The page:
May is Asian American and Pacific Islander (AAPI) Heritage Month.
Although it’s a time of celebration, the AAPI community has faced many adversities.
Hate crimes in California have reached the highest levels since 2001— jumping almost 33% from 2020 to 2021, according to the Governor’s office.
Last week, Gov. Gavin Newsom announced a new statewide hotline and website called CA vs. Hate, to report hate acts in California.
“I usually don't support Gavin Newsom, but I think it's a great idea. I think it's a good resource to have in SLO County and everywhere, honestly," said Stephanie Castro, San Luis Obispo County resident.
“It's great for, you know, outreach to make things like that apparent to officials that need to know about it," said Shehan Moonesinghe, San Luis Obispo resident.
According to a national report from "Stop AAPI Hate," from March 19, 2020, to December 31, 2021, a total of 10,905 hate incidents against Asian American and Pacific Islander persons were reported — 4,632 occurred in 2020 and 6,273 occurred in 2021.
One local organization is striving to stand up against AAPI hate and has created a space on their website where people can report local hate incidents.
“The hate incidents, the small microaggressions, anything from microaggressions to physical attacks — anything within that range [can be reported]. None of those are recorded and there's no way to kind of gauge the climate of this county," said Mia Shin, AAPI SLO co-founder.
Shin knew there was an urgent need for a way to report hate incidents in San Luis Obispo County, which led her to contact the national organization Stop AAPI Hate.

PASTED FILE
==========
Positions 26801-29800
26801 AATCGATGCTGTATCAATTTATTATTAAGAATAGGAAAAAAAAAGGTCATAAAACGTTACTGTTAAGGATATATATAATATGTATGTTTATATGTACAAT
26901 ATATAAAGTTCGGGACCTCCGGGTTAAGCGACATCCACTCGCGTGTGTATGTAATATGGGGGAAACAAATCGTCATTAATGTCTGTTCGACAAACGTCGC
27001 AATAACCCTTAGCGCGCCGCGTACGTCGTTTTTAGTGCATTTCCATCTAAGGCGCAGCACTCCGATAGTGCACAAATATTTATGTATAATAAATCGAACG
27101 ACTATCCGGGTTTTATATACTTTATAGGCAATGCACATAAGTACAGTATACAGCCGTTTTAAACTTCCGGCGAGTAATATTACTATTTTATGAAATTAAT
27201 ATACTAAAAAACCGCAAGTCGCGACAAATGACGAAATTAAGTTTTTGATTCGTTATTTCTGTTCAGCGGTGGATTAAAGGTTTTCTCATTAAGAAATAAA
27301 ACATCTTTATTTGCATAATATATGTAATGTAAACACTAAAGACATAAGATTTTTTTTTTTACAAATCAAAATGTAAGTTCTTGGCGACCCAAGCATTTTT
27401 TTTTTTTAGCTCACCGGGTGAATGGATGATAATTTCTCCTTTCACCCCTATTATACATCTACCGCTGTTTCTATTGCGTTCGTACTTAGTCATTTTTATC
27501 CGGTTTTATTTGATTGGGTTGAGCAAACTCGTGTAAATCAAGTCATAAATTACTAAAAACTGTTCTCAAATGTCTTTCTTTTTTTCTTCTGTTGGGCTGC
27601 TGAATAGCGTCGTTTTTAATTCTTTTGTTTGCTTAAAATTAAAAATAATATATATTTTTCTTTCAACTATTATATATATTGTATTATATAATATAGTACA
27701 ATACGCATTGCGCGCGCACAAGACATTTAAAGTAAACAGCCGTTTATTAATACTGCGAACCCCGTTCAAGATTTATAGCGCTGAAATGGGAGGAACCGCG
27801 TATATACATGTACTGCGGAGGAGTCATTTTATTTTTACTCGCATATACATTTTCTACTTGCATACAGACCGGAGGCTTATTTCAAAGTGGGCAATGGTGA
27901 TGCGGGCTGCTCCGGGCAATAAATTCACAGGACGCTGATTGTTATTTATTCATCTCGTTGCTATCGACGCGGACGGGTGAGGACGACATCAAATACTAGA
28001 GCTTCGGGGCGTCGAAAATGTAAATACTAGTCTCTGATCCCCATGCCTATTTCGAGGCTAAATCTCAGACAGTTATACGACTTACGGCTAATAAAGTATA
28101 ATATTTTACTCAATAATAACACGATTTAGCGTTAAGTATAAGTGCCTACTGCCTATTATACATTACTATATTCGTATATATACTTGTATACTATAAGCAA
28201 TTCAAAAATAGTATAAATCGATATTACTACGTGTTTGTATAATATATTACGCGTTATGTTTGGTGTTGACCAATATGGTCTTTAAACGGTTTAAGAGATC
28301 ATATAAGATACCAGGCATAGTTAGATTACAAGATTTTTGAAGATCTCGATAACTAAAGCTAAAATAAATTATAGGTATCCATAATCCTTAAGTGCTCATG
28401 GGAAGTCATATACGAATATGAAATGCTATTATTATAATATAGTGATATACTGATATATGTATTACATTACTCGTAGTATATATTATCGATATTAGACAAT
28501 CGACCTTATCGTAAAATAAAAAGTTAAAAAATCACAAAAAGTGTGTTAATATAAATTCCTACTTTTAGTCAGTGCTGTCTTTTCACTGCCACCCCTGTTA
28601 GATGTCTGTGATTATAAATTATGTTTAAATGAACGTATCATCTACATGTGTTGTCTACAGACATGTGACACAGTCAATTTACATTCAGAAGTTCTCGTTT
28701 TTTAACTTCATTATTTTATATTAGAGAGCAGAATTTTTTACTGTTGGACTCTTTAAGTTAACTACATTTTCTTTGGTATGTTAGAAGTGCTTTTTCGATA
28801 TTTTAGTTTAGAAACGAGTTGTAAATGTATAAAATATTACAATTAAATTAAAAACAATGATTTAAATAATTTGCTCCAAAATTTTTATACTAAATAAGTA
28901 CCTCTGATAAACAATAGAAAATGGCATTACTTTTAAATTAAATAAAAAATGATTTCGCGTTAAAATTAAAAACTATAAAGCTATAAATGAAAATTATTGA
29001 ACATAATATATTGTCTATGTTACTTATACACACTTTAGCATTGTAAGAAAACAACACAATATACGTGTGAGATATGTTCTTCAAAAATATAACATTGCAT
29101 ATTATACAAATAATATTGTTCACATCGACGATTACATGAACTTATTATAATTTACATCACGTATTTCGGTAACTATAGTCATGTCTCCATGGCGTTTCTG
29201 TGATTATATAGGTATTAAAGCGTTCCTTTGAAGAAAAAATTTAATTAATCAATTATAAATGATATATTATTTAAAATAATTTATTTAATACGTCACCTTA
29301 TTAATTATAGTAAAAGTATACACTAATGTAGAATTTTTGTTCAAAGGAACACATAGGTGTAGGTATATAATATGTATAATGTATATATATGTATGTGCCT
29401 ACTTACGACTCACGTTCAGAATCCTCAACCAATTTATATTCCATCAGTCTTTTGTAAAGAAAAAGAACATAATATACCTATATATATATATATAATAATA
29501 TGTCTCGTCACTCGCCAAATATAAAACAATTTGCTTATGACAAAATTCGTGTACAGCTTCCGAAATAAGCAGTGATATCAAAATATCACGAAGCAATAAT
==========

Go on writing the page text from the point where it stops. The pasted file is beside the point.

“I asked if we could template the questions that they have so that we can kind of collaborate together and if there’s information gathered here, that we can share that with them, share the data with them," Shin added.
It was more than just launching an online tool.
“Sometimes speaking out about our experiences could be gaslit or undermined. So this hate form does give us the opportunity to validate those experiences," said Kaela Lee, AAPI SLO co-founder.
“We ask, for instance, was it a shunning of some sort? Was it a comment that was made? Was it a physical act? Were you spat upon?" Shin explained.
The hate incident form includes multiple questions and the user can choose to stay anonymous or be contacted.
“I really do want San Luis Obispo County to be a welcoming space where everyone feels like they belong and they can feel safe," Shin said.
AAPI SLO told KSBY they are also all about celebrating their culture and empowering one another. From noon to 3 p.m. on May 13, they will be having a festival at the SLO Public Market that will include live entertainment, food vendors, art and more.